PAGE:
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HANOVER, N.H.--Clutch foul shooting by Dartmouth thwarted a last-ditch Harvard comeback as the Big Green held on to defeat the Crimson cagers, 77-74, here in Thompson Arena last night before a sparse gathering of 1300.
Behind by ten, 59-49, with 8:15 left in the contest, the Crimson, sparked by co-captains Glenn Fine (11 assists) and Bob Hooft (17 points) and freshman Don Fleming (16 points), gradually chipped away the deficit.
When Bob Allen successfully completed a three-point play with 4:59 showing on the clock, he pulled the Crimson to within five points of the faltering Dartmouth quintet, 65-60. Knocking a point a minute off the lead, the Crimson parlayed Fine's top-of-the-key jumper to narrow the gap to two with 2:15 to play, 66-64. However, the Harvard cagers couldn't move any closer as they failed to take advantage of two late Dartmouth turnovers.
With 30 seconds left, Harvard's full-court press trapped a Dartmouth guard deep in the backcourt and Hooft was fouled while chasing the ball down. Hooft coolly came to the line, adjusted his socks and sank both the charity tosses to move the Crimson to within two once again, 74-72.
Unfortunately, Dartmouth's Jim Panaggio followed his cue, as he too calmly sank a pair of foul shots to increase the Dartmouth lead to four points. Fine then took the inbounds pass with less than ten seconds left and drove the length of the court to lay in a hoop to keep the Crimson's waning hopes alive.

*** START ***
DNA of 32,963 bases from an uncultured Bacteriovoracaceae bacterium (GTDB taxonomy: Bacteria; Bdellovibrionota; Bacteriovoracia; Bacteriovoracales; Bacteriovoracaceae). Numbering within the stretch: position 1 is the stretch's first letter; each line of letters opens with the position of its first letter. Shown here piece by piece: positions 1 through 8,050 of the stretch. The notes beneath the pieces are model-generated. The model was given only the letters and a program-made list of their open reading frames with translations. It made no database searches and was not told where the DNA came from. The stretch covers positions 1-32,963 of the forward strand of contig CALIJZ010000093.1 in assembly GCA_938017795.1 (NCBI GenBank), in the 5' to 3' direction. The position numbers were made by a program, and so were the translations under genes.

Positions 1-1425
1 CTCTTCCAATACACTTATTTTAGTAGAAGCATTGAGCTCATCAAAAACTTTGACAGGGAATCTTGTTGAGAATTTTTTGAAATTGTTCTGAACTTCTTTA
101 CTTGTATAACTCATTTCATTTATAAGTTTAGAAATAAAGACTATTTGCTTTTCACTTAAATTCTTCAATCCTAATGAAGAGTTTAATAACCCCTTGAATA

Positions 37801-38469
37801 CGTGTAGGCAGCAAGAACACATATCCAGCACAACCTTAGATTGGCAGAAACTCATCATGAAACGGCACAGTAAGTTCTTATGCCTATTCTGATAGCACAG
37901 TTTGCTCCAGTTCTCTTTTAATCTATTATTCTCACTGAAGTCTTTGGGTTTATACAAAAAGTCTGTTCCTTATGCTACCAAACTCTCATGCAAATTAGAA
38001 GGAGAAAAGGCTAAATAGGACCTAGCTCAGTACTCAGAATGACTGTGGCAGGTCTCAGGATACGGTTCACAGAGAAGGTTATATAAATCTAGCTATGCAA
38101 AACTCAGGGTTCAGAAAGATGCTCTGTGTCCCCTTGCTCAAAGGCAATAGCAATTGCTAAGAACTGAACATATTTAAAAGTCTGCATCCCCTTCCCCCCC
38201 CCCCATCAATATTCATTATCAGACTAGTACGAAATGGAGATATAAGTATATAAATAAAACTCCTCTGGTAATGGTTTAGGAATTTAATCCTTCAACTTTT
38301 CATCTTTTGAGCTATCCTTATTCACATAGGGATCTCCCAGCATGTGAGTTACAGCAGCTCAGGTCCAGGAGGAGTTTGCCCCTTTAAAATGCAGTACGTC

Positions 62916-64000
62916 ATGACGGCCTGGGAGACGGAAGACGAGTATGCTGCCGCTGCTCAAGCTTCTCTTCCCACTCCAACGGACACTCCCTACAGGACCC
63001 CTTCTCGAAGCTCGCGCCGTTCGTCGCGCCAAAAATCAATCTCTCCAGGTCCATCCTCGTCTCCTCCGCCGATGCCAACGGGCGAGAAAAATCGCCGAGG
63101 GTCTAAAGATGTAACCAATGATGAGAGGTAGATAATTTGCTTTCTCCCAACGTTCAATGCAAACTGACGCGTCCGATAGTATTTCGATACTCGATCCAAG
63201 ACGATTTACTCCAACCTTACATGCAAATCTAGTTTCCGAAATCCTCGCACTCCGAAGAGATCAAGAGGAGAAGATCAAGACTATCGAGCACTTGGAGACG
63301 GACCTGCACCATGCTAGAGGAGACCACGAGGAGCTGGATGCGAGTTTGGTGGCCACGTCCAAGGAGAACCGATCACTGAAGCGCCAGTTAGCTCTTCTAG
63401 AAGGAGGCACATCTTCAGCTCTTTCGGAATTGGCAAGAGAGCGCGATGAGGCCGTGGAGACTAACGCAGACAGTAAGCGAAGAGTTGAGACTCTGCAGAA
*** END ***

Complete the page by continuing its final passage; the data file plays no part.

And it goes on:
But when Dave Broll tossed in one of a pair of free throws, Harvard's fate was sealed as the buzzer sounded before the Crimson could put up another shot.
Harvard did little right in the first half. The squad was out-rebounded, out-hustled, out-shot, and out-executed throughout the opening period by their Dartmouth counterparts.
The Big Green quickly opened up a commanding lead, and held a 20-4 advantage with 11:29 remaining before intermission. Fleming had recorded the initial Crimson basket, pumping one in from long-range to knot the score at 2-2. But the careless Crimson did not even attempt another shot for five minutes.
Tom Clarke finally broke the ice, connecting on two free throws, but the damage had been done. Harvard tried to move within striking distance of the red-hot Dartmouth squad (they hit an unbelievable 85 per cent of their shots from the field in the first half, and 67 per cent for the game), but could never generate enough offensive power to make a serious charge and trailed, 39-26, at halftime.
Junior Larry Lawrence, "the L Train" from Macon, Georgia, and the Big Green's top scorer throughout the season, railroaded the Crimson, hitting eight of nine short jumpers and one foul shot for 17 points in the first half. He ended up with 25 points on the night.
Harvard centered its offense around Mark Harris, setting him up for short range jumpers with moderate success. Harris contributed 11 points to the cause while connecting on five of 12 attempts in the first half, and another seven in the final period. Missing from Harvard's scoring punch was Fleming, who saw only limited action in the period, and Hooft, who took only two shots in the first 20 minutes.
Hooft summed up the contest accurately without mincing words: "You can't start a game like that and expect to win."
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